- John Herdman leaves women’s team to coach Canada’s men
- Dane Kenneth Heiner-Moller takes charge of the women’s side
- Octavio Zambrano departs as part of the changes
John Herdman has taken charge of Canada’s men’s team and been replaced as women’s coach by his erstwhile assistant, Kenneth Heiner-Moller.
The 42-year-old Englishman succeeds Octavio Zambrano, who has lost his job as part of the shake-up, and also takes on the role of Men’s National EXCEL Director. Heiner-Moller, meanwhile, who previously coached his native Denmark between 2006 and 2013, will be assisted by Bev Priestman, 31, who led Canada at the 2016 FIFA U-17 Women’s World Cup.
Announcing the changes, Canadian Soccer Association (CSA) President Steven Reed said: “We welcome John to this new role, as he brings his success aligning Canada Soccer’s Women’s National Team Program over the past six years and his world-class technical coaching abilities to continue delivering results for Canada Soccer for the Men’s National Team Program.
"We are pleased to have such a capable successor in Kenneth Heiner-Moller, who has been a key part of the technical staff that has seen Canada capture back-to-back bronze medals and rise to its highest-ever ranking of fourth in the world.”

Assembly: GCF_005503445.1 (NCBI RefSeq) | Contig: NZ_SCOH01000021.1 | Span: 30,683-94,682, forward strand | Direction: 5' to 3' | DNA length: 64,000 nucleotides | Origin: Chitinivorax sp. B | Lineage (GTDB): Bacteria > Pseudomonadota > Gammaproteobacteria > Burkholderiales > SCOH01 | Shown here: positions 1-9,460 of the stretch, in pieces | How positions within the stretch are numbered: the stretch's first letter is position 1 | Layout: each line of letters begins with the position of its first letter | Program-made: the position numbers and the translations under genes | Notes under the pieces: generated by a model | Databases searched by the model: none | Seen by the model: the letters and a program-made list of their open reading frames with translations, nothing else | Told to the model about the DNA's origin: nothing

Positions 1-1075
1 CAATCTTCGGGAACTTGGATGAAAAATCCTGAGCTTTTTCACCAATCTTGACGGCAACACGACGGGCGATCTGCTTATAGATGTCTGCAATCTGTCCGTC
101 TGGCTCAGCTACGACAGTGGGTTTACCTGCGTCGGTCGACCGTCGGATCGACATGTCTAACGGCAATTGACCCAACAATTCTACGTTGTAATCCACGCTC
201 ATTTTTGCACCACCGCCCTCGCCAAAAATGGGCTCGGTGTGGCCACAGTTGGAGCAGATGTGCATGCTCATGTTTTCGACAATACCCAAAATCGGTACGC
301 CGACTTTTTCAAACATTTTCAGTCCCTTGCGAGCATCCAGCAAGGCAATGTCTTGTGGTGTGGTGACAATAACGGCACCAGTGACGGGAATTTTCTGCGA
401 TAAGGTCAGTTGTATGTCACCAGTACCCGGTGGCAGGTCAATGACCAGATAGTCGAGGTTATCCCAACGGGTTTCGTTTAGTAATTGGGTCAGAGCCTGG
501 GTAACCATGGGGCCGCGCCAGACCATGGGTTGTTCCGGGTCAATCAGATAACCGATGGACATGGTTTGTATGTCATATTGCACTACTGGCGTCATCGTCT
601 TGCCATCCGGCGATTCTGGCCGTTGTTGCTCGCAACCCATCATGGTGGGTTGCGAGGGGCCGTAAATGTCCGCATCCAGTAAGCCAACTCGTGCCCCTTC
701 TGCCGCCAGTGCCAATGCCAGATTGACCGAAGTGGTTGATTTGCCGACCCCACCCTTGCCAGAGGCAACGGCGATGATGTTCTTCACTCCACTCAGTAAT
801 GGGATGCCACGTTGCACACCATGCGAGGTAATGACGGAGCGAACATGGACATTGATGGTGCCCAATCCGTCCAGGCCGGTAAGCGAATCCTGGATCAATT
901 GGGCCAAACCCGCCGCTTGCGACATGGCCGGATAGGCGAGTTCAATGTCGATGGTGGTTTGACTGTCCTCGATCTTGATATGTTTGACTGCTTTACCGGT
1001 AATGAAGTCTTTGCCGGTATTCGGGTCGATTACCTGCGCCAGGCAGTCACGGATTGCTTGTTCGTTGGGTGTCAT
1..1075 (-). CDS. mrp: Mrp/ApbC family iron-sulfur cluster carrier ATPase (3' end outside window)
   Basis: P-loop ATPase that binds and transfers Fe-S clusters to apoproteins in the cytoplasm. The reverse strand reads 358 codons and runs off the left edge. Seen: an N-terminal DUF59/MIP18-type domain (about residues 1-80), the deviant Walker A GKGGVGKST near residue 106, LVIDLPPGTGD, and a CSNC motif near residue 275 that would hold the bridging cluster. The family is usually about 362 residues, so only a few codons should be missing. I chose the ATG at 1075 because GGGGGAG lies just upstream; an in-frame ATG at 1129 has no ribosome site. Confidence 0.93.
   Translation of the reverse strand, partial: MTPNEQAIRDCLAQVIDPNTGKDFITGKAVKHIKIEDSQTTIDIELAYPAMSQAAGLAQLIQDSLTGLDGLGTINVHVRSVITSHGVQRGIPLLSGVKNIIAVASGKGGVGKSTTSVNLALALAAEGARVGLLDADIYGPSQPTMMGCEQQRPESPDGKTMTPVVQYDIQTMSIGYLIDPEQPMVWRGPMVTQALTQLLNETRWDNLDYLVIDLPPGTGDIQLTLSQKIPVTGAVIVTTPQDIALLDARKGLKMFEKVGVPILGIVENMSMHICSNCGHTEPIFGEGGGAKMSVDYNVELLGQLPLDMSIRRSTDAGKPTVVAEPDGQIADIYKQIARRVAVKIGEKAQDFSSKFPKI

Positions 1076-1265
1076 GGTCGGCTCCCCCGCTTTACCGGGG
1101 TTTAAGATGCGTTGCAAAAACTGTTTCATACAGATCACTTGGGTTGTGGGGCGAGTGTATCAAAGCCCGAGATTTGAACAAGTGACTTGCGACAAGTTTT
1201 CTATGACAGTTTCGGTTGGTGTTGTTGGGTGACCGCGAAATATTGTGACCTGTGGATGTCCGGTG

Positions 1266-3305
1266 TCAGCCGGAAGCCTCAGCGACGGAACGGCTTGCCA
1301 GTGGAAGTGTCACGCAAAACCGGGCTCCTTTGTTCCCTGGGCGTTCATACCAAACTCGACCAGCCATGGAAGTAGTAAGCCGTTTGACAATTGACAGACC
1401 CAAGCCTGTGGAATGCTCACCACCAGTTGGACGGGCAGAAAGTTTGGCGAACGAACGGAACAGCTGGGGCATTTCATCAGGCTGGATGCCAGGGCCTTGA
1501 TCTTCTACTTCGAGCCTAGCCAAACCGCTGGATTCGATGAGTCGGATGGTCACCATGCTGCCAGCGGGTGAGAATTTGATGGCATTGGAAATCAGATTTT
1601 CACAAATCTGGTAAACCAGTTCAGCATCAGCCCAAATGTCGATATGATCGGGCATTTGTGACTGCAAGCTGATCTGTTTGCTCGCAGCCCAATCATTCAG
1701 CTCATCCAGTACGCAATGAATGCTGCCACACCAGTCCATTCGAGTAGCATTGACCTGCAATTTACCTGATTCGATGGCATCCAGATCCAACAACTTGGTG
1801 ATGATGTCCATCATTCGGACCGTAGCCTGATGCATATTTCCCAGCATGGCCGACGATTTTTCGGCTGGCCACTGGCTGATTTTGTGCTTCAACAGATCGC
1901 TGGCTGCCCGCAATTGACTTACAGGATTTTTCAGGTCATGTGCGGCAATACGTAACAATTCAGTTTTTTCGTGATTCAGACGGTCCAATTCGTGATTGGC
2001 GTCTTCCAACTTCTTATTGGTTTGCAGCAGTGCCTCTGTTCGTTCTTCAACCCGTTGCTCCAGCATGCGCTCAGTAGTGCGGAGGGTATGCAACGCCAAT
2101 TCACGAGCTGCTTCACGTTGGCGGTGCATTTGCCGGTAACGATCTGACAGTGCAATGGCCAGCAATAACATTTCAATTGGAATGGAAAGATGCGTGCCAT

— Canada Soccer (@CanadaSoccerEN) January 9, 2018
Herdman himself described being asked to take on the men’s team as “a great honour”, and he paid tribute to the players and staff he leaves behind with the women’s side.
He said: “Working with Canada Soccer’s Women’s Program, and the remarkable players and staff who have made the past six years so incredible has been an absolute privilege, and I am confident the team and entire National Women’s Team Program are in excellent hands with Kenneth and Bev. In taking on the roles of Men’s Program Director and Men’s National Team Head Coach, I am keen to put a lasting mark on a program full of potential with, as we work towards the ultimate goal of representing Canada on the world’s biggest stage at the FIFA World Cup.”
Herdman, who coached New Zealand before taking the reins with Canada, has led the women’s team to third-place finishes at each of the last two Olympic Women’s Football Tournaments, and to the quarter-finals of the last FIFA Women’s World Cup.
“It is easy to point to John’s record with Canada to demonstrate his effectiveness as a high-performance coach, in earning back-to-back Summer Olympic medals, he's achieved in team sport something no other coach in Canada has done in over 100 years,” said CSA General Secretary Peter Montopoli. “What makes him exemplary though, is his work ethic, his passion, his preparation and his attention to detail. We are looking forward to John bringing his expertise to our Men’s National Team Program.”